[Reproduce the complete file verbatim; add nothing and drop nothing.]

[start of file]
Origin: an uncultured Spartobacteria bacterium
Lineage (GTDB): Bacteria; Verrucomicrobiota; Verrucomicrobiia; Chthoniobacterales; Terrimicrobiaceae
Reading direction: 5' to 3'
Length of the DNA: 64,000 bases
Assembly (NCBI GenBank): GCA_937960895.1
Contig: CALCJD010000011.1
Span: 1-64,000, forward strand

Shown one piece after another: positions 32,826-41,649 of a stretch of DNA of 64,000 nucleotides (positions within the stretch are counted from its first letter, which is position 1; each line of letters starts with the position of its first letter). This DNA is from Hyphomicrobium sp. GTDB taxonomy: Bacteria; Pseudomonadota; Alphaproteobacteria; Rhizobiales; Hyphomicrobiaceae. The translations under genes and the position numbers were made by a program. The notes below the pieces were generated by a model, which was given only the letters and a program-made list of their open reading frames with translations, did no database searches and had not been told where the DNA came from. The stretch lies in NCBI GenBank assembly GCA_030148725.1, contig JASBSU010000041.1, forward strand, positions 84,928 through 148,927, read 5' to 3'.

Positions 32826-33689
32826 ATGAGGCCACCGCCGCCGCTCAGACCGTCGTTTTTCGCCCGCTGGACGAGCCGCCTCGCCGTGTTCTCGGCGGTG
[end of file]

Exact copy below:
Origin: an uncultured Spartobacteria bacterium
Lineage (GTDB): Bacteria; Verrucomicrobiota; Verrucomicrobiia; Chthoniobacterales; Terrimicrobiaceae
Reading direction: 5' to 3'
Length of the DNA: 64,000 bases
Assembly (NCBI GenBank): GCA_937960895.1
Contig: CALCJD010000011.1
Span: 1-64,000, forward strand

Shown one piece after another: positions 32,826-41,649 of a stretch of DNA of 64,000 nucleotides (positions within the stretch are counted from its first letter, which is position 1; each line of letters starts with the position of its first letter). This DNA is from Hyphomicrobium sp. GTDB taxonomy: Bacteria; Pseudomonadota; Alphaproteobacteria; Rhizobiales; Hyphomicrobiaceae. The translations under genes and the position numbers were made by a program. The notes below the pieces were generated by a model, which was given only the letters and a program-made list of their open reading frames with translations, did no database searches and had not been told where the DNA came from. The stretch lies in NCBI GenBank assembly GCA_030148725.1, contig JASBSU010000041.1, forward strand, positions 84,928 through 148,927, read 5' to 3'.

Positions 32826-33689
32826 ATGAGGCCACCGCCGCCGCTCAGACCGTCGTTTTTCGCCCGCTGGACGAGCCGCCTCGCCGTGTTCTCGGCGGTG